Arguing Against the Experimental Tag at Bandcamp

I make music out of my closet.  I honestly enjoy hearing what others make out of their bedrooms, closets, and home studios.  In the process of perusing Bandcamp, I also find a common red flag: “Experimental.”

The biggest reason I see for people using the Experimental tag at Bandcamp is when they feel uncertain about their music.  Every time, I want to beg them: do not feel uncertain.   You made art.  You are already ahead of everyone who only dreams of making the art.  By virtue of your recordings being published, you’re ahead of the game.  You conceived, recorded, and published the art.

Do Not Undersell Yourself

The uncertainty seems to come from two places.

The less common place is that the artist is seemingly looking for their sound.  Well, we all are.  Constantly.  Welcome aboard, artist.  In the process of looking for our sound, we found the pieces we have recorded.  Then we will look again, record again, shelve or discard pieces that elude us, look some more and keep the cycle going.  We will try a different turn of phrase, a different guitar lick, a different softsynth, a different mood, and any other difference that strikes our fancy.  That’s the creative process.  You now, rightfully, wield it in full.

We may have more experience putting the sounds we found into music, but we’re looking too.  You’re not less than anyone else on Bandcamp – you’re now an equal in this regard.

The second and more common reason I see is due to the quality of recording.  Again – you made the recording.  You are now ahead of the game.  You will learn from what you did right and learn what you want to avoid next time.  You will learn how to avoid it next time.

To this end, I would say to find another tag.  it’s that simple.  Lo-Fi.  Bedroom.  Enter a new one, like “I made this in my closet.”  Start a Subreddit for your new tag.  Whatever it is, turn that characteristic of your music into a badge of pride.

Ultimately, you should be proud.  You should feel like a part of something bigger.   You are a part of something bigger.  So is your contribution.  Everyone had to learn.  Everyone had to be uncertain.  Everyone had to start by simply making the best art they could.  This is the rite of passage.

You passed.

You did it.  Plus: by owning your art as it is, lo-fi, bedroom, DIY, whatever, you will actually accept the wonderful thing you have done.  You will also find your audience.   There is no shame.  There is art.  Welcome aboard, artist.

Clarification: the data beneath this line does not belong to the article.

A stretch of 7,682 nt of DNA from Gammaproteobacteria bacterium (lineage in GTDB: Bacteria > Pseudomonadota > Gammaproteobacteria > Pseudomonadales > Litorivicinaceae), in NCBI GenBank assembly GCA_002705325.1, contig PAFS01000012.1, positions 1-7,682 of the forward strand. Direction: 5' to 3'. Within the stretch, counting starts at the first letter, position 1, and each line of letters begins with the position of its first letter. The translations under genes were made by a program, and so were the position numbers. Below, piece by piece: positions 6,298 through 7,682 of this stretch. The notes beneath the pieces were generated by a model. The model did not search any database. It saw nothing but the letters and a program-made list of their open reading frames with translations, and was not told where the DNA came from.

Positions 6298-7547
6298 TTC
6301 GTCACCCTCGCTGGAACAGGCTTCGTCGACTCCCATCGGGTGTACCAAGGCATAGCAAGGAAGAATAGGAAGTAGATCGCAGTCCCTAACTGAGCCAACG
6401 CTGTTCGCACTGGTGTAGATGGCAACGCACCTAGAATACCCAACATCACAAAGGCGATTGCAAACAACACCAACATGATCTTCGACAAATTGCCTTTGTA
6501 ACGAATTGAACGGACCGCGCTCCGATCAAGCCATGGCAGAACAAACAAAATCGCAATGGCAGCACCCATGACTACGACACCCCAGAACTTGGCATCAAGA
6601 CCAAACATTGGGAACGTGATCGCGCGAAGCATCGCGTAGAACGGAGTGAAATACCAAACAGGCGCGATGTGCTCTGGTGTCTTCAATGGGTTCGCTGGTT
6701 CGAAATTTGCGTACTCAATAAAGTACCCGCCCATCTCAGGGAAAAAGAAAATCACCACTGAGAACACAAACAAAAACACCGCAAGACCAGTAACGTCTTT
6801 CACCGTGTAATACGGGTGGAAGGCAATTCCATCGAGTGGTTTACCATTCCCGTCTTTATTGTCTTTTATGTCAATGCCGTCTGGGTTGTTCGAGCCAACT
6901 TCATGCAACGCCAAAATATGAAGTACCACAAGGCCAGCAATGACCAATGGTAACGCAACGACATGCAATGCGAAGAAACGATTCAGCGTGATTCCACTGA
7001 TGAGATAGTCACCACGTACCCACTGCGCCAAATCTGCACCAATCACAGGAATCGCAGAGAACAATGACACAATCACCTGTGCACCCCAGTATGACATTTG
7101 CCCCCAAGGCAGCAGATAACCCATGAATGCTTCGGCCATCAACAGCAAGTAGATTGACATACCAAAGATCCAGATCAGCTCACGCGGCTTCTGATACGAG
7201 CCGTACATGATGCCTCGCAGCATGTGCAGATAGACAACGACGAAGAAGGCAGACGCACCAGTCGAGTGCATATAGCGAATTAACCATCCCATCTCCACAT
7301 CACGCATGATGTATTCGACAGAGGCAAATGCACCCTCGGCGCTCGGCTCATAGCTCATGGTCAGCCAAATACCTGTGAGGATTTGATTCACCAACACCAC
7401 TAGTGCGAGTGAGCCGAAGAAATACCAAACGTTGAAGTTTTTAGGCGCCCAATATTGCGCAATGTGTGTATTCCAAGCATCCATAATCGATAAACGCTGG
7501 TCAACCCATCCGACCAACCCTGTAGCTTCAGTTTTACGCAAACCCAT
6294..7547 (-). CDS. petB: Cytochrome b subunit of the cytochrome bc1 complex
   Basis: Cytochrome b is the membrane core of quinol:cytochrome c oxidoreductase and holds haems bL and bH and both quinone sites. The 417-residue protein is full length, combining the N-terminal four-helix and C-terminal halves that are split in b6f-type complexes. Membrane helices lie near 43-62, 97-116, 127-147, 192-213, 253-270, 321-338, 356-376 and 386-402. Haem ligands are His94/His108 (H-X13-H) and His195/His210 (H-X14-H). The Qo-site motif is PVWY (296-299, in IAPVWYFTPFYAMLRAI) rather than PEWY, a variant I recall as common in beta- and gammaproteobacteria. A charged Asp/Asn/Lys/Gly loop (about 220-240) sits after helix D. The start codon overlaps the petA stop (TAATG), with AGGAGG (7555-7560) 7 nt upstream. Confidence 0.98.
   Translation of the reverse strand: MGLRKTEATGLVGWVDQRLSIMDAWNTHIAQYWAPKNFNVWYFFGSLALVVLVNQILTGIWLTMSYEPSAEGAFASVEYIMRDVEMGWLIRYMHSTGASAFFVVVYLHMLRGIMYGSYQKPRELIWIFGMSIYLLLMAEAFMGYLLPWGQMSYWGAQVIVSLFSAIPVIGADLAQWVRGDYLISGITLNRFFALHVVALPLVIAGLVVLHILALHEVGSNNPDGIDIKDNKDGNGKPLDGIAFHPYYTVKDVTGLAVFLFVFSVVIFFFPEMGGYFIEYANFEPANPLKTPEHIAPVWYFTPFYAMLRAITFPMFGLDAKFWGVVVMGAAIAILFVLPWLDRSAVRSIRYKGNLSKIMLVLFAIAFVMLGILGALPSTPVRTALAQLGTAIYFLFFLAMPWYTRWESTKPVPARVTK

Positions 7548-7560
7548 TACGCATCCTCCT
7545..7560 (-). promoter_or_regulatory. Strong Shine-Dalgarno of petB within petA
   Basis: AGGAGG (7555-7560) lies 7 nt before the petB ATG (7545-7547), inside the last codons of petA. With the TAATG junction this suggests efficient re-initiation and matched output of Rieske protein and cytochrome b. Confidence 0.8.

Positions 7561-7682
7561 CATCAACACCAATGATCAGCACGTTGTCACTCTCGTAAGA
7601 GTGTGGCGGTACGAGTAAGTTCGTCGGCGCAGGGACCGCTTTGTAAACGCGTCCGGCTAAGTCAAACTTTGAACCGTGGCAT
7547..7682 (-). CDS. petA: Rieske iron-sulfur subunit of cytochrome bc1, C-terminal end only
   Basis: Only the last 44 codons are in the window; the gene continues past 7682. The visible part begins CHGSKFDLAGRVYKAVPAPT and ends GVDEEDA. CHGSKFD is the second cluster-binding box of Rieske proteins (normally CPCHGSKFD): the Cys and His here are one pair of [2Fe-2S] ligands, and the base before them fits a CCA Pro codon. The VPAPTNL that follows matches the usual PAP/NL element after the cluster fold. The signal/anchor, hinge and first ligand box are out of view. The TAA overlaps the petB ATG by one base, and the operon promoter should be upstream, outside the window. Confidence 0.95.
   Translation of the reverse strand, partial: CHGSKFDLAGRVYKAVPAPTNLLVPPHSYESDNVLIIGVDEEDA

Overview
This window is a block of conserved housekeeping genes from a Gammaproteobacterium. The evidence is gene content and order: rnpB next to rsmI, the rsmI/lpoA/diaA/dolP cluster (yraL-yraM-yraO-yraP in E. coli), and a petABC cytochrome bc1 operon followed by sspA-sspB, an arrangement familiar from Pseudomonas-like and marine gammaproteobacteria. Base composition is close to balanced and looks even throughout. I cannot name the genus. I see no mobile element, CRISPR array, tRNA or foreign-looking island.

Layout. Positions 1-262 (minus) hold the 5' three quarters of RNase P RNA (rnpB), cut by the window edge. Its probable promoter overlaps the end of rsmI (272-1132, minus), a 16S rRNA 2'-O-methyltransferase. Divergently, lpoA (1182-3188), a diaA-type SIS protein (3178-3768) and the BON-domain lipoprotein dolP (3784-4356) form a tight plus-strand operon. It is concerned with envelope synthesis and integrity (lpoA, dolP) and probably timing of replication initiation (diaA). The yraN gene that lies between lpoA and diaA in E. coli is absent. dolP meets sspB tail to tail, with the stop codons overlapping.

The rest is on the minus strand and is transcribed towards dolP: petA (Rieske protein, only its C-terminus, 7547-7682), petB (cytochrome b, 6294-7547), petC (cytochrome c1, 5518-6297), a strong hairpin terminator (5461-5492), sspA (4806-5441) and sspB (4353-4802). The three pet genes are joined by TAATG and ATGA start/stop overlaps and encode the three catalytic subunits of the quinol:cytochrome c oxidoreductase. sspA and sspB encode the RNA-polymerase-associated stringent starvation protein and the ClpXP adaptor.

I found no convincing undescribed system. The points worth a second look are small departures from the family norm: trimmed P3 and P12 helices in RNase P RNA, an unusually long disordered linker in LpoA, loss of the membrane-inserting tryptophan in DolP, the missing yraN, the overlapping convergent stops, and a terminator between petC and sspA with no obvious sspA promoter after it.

Times you should use the Experimental tag

Then again, if your recording matches these criteria then go ahead and throw that tag on your recordings:

  • You recorded a piece to answer the question: What if Diamanda Galás went one step further?
  • Your piece was inspired by Ravel’s Bolero and composed using an army of circuit-bent Furby toys.
  • Your music is made entirely without the trappings of traditional musical noises or structure.

In short, please use Experimental when it fits the classically approved definition of defying classically approved conventions.  LOL Hypocrisy, but just go with it.

You Made Art

What I want you to take away from this is quite simply: You did it.  This is entirely a badge of pride.   Anything you didn’t like is only a lesson for the next art you will make.  But, you made the art.  There is no uncertainty warranted in that.  Yes, you experimented.  That is the process.  Yes, you feel vulnerable. Much of the best art leaves the artist feeling completely nude and helpless to the world.  Yes, you want acceptance.  Why else would we ask for an audience?  But, yes, you committed your energy to conceiving and creating your art.  In all of these ways, you are now an equal to thousands of artists.

You created something to feel proud of.  I now urge you to drop the “experimental” tag.  You did better than that.


Andrew is a web developer by day.He has played drums nearly all his life, creates music whenever possible, and plays too many video games.
He has worked as a level designer for a small online video game, as the grim reaper in a haunted house, and traded web design for concert tickets and tattoos.He can be sometimes found performing improvised comedy or stage magic in the south side of Austin, Texas.

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